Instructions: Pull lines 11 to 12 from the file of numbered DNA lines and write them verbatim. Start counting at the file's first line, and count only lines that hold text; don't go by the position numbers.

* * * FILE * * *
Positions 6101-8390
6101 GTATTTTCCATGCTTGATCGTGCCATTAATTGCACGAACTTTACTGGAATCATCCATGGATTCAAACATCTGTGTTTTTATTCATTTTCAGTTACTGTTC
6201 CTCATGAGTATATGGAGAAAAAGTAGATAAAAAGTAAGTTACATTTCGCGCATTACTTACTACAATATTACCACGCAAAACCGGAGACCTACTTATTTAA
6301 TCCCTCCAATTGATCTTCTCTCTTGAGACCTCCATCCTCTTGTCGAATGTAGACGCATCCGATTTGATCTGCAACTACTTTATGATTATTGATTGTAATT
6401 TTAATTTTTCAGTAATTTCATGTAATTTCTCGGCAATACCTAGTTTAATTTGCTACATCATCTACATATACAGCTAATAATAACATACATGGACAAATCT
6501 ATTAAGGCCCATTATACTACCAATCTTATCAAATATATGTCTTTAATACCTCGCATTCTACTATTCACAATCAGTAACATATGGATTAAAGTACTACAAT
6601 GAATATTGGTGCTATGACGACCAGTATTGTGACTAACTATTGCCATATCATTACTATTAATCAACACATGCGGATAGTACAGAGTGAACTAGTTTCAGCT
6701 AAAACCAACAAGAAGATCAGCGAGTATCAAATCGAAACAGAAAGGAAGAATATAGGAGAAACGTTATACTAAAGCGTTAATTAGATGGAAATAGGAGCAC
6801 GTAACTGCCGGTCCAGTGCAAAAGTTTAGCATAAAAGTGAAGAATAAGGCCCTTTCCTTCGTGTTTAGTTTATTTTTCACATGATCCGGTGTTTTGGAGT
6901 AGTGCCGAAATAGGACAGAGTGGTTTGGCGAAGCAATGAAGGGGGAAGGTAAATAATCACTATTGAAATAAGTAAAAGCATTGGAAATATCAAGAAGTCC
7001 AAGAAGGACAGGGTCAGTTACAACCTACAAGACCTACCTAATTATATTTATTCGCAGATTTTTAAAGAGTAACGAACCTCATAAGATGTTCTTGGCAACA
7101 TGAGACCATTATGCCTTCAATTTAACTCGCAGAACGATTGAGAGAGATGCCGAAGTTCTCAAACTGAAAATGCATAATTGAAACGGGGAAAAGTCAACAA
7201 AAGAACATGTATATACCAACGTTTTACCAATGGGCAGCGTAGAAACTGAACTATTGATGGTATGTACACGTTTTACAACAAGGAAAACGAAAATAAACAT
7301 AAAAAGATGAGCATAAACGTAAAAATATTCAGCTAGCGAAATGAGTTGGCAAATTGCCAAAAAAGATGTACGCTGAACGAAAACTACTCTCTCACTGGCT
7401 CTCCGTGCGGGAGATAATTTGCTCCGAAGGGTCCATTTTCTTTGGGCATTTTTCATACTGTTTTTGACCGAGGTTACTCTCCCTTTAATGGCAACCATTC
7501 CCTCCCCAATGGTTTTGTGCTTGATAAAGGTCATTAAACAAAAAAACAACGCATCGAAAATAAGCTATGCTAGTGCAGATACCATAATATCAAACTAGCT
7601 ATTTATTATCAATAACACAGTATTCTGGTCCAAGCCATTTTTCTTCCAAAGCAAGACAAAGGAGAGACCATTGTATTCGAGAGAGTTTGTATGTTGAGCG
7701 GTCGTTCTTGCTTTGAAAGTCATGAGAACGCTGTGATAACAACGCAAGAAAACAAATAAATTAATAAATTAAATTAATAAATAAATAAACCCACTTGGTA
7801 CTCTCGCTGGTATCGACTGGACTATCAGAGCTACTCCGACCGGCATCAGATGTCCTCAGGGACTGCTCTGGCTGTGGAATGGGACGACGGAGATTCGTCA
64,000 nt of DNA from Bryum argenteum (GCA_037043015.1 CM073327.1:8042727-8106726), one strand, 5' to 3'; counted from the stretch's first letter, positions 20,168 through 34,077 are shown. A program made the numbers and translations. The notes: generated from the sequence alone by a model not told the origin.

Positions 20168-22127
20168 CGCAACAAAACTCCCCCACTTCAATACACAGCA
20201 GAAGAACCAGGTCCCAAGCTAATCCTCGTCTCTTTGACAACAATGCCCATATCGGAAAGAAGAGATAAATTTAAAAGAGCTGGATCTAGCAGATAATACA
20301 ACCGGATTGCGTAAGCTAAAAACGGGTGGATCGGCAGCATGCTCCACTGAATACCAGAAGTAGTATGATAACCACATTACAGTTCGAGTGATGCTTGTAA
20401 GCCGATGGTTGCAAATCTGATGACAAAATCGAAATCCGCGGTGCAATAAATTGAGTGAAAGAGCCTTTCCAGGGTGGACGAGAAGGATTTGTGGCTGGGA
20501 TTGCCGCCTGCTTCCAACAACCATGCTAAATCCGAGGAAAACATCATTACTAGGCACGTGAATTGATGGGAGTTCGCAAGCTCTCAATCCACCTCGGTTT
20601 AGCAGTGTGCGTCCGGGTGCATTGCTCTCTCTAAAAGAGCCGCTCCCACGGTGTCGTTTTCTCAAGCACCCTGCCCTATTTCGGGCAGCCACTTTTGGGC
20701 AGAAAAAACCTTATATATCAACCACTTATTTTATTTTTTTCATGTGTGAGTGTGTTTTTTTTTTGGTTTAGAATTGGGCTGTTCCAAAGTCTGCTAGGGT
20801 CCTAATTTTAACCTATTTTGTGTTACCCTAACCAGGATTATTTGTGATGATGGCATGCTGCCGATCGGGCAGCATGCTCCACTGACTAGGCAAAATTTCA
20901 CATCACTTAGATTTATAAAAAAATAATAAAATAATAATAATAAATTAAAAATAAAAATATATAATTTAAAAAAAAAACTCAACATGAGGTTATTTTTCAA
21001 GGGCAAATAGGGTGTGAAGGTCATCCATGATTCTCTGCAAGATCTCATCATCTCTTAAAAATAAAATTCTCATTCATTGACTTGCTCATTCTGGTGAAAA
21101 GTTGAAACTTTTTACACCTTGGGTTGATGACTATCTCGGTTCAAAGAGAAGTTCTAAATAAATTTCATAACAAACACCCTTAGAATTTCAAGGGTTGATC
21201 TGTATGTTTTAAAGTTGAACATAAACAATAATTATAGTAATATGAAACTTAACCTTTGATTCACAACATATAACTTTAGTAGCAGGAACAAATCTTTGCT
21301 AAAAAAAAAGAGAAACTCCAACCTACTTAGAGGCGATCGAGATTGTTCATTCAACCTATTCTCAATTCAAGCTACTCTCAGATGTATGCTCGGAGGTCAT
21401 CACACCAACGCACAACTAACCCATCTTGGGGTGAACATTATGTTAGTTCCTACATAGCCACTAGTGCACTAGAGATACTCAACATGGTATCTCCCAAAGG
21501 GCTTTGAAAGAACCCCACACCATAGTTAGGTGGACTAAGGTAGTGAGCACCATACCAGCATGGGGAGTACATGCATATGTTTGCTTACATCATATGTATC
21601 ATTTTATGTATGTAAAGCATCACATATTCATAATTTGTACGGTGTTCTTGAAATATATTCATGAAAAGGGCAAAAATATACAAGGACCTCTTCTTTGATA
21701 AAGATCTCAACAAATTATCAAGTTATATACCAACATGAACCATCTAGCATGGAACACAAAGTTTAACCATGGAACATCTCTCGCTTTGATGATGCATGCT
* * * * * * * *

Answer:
7001 AAGAAGGACAGGGTCAGTTACAACCTACAAGACCTACCTAATTATATTTATTCGCAGATTTTTAAAGAGTAACGAACCTCATAAGATGTTCTTGGCAACA
7101 TGAGACCATTATGCCTTCAATTTAACTCGCAGAACGATTGAGAGAGATGCCGAAGTTCTCAAACTGAAAATGCATAATTGAAACGGGGAAAAGTCAACAA